“They stuck to their faith. It was the strength of the willow tree. Accepting, accommodating, adjusting, learning, and always diligently moving back to center: the person, lessons, example and love of Jesus.”
The disciples were frequently ‘duh’-sciples, not getting it, not quite grasping exactly what it was that Jesus was saying, doing, meaning or trying to convey. They frequently got it wrong and even more frequently didn’t get it quite right.
Early on in Jesus’ ministry, they misunderstood what Jesus had to say about about witness, about ownership, about priorities, about… well, just about everything.
Yet, after having been with Jesus for a significant amount of time, Jesus asks them a crucial question: Who do you think I am? And Peter blurts out, “You are the Messiah, the Son of the living God.”
Despite having gotten much wrong along the journey and having frequently misunderstood Jesus’ intentions, and even having been chided or corrected by Jesus on occasion, Peter got it right.
AND, he exhibited a characteristic of faith that we would do well to emulate.
He was persistent and adaptable.
The Oak and the Willow
There is an old adage about the relative strength of trees and which tree is the strongest. That adage suggests that there are those who believe that the mighty oak is the strongest of all trees. Tall, thick, sturdy…
But the contrasting view is that the willow is the strongest of trees. Supple, swaying, flexible…
And the adage suggests that when the wind is sufficiently severe – damaging, hostile, punishing and harsh – the oak will withstand up to a point, but then snap. The willow on the other hand will yield and bend and nearly touch the ground, and after the horrific wind, will stand upright and resume its place.
The disciples demonstrated that kind of faith and that kind of resilience.
When they didn’t get it…
When the cadre was confronted from the outside…
When there was dissension between one another…
When Jesus himself corrected or admonished or scolded…
They stuck to their faith. It was the strength of the willow tree. It was willow tree faith. Accepting, accommodating, adjusting, learning, and always diligently moving back to center: the person, lessons, example and love of Jesus.
God asks much of us. We are asked to think new things, to do new things, to accept challenges, to attempt to understand and to follow the ways of the kingdom, rather than of the world.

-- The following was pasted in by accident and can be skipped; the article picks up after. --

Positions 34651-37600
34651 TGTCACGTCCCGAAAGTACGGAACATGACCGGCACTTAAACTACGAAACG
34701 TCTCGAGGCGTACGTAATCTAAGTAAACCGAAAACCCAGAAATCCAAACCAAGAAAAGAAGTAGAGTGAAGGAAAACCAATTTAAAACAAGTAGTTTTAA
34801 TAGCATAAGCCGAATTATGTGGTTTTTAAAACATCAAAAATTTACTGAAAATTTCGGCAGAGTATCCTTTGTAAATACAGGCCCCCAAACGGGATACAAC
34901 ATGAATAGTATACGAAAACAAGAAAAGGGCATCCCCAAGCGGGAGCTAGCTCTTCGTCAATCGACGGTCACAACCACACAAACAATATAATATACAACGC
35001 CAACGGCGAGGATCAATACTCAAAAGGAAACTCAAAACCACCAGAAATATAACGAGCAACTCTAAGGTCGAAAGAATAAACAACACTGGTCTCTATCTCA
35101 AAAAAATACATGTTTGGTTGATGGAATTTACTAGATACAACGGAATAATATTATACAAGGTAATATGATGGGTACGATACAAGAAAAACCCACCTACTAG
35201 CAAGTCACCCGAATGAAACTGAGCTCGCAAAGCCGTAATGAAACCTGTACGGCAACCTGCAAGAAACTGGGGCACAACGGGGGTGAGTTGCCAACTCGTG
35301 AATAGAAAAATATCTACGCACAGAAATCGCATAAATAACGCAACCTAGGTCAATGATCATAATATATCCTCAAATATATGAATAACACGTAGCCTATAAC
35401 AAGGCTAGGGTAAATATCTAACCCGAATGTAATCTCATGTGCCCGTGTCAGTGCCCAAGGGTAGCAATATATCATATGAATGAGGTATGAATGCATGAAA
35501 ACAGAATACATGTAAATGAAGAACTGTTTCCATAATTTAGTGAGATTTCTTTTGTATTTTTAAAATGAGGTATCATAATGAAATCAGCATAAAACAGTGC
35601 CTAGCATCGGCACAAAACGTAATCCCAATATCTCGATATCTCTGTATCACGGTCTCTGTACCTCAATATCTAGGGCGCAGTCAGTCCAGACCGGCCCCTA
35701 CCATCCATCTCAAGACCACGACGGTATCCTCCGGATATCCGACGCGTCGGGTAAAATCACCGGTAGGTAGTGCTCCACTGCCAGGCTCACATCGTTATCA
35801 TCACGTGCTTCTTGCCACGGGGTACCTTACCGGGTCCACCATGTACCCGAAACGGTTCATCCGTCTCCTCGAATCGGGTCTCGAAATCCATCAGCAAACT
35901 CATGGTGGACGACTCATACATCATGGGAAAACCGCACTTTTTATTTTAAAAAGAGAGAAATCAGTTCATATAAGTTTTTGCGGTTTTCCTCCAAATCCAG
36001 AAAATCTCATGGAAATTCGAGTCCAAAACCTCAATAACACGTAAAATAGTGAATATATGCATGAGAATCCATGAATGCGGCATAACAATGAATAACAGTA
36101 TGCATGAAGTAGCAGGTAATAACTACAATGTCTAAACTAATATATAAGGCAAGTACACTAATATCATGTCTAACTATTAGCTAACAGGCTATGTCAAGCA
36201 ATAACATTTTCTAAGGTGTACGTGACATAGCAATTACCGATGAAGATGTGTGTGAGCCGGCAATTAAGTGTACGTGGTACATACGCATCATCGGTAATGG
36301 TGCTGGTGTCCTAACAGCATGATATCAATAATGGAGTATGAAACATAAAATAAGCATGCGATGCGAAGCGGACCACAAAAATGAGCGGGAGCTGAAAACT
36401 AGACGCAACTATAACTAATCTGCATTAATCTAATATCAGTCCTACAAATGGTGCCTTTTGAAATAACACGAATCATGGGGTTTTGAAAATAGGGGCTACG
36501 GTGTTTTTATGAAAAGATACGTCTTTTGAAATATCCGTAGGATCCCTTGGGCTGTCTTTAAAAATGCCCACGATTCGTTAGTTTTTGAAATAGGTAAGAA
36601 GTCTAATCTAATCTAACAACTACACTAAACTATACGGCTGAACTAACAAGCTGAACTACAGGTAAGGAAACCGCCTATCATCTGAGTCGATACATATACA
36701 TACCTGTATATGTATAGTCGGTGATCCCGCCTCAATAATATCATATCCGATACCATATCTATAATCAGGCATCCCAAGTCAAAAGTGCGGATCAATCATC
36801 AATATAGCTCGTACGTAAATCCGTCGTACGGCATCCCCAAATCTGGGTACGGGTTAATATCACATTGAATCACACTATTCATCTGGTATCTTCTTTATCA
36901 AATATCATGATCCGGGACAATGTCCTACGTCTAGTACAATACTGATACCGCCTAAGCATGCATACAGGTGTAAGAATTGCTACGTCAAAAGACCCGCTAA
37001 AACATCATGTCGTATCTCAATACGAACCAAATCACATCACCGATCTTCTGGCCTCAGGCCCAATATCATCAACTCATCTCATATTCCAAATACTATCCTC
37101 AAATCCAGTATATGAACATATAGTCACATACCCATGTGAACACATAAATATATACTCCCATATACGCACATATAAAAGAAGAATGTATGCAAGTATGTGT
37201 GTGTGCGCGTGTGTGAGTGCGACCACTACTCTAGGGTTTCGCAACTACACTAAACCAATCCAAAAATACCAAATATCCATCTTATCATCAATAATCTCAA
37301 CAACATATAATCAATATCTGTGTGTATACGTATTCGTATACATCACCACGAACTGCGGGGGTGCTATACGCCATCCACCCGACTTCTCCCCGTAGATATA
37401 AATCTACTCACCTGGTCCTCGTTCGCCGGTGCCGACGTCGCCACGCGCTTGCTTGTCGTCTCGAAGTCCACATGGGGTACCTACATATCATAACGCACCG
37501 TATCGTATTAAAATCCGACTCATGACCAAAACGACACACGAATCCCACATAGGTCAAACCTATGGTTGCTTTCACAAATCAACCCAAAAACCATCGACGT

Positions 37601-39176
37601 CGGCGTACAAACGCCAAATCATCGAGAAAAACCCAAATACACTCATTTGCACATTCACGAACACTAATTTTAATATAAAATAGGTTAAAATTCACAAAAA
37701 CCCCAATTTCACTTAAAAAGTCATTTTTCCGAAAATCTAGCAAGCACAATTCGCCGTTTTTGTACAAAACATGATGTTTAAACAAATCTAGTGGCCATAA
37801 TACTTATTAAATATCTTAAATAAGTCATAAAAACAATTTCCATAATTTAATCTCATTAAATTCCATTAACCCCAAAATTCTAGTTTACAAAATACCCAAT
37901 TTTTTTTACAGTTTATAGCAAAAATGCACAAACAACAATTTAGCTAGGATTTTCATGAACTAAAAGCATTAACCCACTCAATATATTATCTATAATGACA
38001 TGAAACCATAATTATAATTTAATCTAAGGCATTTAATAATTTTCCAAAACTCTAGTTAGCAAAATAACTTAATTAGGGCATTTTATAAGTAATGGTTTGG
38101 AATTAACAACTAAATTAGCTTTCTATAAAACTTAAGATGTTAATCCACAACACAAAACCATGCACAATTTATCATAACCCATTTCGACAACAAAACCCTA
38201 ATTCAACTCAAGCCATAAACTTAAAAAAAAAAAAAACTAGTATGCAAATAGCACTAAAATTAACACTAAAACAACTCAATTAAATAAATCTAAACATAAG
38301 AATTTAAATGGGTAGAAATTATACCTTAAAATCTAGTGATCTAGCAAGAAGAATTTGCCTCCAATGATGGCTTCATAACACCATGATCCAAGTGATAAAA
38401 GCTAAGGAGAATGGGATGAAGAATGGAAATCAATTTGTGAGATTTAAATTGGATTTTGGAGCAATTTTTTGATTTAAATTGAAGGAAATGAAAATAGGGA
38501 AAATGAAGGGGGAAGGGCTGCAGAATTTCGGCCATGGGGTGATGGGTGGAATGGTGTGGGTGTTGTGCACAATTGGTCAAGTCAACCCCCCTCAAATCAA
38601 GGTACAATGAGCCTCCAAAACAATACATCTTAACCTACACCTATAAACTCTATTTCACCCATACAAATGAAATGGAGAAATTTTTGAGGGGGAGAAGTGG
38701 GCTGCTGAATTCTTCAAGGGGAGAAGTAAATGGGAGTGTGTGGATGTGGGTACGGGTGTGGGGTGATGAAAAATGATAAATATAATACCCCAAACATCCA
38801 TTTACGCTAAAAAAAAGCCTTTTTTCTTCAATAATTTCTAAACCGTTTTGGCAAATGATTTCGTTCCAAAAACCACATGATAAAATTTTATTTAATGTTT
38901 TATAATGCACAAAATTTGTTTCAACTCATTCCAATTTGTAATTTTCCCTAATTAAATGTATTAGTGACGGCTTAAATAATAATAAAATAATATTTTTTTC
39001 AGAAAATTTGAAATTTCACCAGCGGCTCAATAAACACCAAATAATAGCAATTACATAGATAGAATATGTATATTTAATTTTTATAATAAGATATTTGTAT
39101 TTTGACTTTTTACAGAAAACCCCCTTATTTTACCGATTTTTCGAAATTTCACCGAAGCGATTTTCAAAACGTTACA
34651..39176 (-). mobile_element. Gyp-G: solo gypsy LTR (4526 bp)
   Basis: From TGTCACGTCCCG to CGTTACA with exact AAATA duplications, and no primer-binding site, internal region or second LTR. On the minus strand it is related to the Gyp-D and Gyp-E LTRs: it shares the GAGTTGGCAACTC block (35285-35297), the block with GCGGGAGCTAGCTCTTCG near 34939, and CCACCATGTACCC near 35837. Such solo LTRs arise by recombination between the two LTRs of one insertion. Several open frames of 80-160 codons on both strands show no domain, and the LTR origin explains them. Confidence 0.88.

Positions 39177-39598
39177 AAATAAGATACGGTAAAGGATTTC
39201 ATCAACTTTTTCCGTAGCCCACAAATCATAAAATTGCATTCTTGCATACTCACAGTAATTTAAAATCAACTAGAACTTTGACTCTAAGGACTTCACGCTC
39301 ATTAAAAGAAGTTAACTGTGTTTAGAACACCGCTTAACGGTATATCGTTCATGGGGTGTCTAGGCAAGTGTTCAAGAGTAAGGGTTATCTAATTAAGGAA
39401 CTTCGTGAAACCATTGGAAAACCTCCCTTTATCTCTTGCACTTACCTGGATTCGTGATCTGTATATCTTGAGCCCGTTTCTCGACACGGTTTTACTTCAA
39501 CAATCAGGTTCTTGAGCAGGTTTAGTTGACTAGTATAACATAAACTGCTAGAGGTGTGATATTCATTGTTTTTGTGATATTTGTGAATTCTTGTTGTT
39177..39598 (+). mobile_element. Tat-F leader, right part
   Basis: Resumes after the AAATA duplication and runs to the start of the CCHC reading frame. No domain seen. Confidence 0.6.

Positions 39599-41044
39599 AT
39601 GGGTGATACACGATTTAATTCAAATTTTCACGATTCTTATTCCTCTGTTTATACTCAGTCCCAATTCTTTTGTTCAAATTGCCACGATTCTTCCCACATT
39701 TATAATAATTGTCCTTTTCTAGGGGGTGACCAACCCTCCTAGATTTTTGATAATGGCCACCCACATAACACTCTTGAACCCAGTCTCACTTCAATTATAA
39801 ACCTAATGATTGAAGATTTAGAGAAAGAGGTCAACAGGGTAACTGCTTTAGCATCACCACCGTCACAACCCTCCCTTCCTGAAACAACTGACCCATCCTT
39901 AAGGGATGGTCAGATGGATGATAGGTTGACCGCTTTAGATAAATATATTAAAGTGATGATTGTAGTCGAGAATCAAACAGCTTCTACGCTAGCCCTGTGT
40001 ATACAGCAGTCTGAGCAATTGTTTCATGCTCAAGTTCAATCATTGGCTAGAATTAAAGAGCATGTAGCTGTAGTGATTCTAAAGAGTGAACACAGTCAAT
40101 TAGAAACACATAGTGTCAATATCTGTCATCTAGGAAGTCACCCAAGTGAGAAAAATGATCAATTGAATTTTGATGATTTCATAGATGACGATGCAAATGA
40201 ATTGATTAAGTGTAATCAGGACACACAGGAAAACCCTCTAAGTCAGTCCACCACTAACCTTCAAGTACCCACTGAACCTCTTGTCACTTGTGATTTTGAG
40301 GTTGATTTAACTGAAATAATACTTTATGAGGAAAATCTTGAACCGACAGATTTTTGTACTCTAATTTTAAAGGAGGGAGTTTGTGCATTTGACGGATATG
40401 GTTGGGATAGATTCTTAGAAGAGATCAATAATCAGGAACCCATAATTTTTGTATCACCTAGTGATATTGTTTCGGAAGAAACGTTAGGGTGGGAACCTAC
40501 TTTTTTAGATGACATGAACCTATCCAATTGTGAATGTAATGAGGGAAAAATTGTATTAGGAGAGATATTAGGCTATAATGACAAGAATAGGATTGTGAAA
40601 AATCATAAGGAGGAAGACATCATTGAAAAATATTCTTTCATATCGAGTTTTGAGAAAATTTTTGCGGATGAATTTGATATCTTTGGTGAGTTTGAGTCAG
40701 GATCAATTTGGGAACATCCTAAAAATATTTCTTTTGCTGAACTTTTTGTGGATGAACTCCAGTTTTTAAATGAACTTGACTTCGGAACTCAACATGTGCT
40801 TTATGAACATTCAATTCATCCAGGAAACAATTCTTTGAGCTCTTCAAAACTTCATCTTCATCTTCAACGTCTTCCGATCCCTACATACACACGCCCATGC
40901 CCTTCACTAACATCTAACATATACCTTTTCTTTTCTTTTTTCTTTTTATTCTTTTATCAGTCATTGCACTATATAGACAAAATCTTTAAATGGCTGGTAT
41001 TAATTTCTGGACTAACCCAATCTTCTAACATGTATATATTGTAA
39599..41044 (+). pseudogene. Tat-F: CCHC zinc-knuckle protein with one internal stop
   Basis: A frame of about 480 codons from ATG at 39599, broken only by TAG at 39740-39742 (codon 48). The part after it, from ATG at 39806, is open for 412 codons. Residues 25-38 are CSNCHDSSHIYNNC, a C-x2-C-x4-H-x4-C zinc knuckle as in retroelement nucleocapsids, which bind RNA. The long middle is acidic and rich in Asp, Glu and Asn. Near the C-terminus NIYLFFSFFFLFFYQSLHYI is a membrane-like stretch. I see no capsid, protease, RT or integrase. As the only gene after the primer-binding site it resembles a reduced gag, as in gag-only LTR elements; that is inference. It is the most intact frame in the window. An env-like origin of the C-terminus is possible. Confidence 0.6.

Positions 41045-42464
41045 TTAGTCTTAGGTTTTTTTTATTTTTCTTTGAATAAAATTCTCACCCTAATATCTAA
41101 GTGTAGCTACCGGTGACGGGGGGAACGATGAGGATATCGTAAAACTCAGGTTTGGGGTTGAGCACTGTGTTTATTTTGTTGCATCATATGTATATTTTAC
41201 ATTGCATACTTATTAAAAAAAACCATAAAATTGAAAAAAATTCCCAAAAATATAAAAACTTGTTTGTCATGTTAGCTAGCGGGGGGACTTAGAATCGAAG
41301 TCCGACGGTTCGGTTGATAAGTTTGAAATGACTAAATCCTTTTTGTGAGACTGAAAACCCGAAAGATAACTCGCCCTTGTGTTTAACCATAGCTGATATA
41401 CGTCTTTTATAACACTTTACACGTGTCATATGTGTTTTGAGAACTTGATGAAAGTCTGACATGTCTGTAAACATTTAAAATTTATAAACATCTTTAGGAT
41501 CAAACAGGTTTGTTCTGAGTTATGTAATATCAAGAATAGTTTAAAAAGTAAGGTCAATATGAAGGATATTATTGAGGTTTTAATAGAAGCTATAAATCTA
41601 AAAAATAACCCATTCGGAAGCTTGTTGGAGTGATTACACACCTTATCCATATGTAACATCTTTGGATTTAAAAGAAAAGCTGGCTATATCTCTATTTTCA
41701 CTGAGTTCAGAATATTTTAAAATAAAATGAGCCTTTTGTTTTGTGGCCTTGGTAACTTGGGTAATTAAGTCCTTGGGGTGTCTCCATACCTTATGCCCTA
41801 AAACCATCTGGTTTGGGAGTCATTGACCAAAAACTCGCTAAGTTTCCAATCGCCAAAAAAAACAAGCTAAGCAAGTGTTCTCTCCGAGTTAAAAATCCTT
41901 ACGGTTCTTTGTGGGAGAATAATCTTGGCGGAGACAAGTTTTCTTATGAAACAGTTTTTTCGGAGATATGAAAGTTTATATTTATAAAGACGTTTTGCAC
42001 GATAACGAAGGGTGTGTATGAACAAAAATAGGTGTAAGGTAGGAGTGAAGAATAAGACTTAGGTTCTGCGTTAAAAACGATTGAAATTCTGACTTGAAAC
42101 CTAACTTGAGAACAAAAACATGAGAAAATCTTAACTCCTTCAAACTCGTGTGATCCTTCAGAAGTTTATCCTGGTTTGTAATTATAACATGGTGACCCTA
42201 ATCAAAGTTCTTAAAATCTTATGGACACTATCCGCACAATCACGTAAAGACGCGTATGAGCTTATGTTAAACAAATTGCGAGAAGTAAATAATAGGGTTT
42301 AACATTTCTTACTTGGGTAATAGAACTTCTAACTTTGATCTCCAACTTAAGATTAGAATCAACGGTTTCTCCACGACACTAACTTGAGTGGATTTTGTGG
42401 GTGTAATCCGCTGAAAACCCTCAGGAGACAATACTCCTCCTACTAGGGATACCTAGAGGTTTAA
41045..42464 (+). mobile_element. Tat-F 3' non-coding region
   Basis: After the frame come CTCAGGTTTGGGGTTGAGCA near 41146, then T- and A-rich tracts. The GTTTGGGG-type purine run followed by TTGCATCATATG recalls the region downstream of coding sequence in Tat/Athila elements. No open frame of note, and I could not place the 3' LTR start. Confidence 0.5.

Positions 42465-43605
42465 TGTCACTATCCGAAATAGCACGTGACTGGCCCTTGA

The person of Jesus introduces us to those new ways of thinking and behaving, and the commands of Jesus are about new ways of thinking and behaving.
The old human ways and the old worldly stuff may not be applicable by the standards of God’s kingdom.
Jesus said, “I give you new commands,” and the new commands can be challenging and can confront old beliefs and old behaviors and old worldly ways.
If we are not open to the leading of God through Jesus, if we depend on what we have always believed and where our mindset has always been, we may be as strong as the oak, but when the newness of Jesus’ teaching, example and love pushes us ever heavenward to new levels of love and obedience, our perceptions and beliefs may snap.
We have to think differently. We cannot be open to Jesus’ leading, if we refuse to be led.
In Revelations, Jesus tells us, “Behold I make all things new.” And Paul tells the church at Corinth that if anyone is in Christ, they are a new creation.
Sometimes the strongest, deepest, most powerful and most abiding faith, is that which is open and amenable to go where our faith leads us.
Our real faith strength often lies not in unbending, unyielding human perception, but in accommodation and growth in the ways that God leads. The faith that survives is the faith that grows and becomes more Godly, not the faith that is mired in the tribulations and knocks – or even the violent windstorms – of this world.
George W. Rizor, Jr. is Sr. Minister, Landover Christian Church, Landover, MD and Professor of Social Sciences and Humanities, Westwood College, Annandale, VA.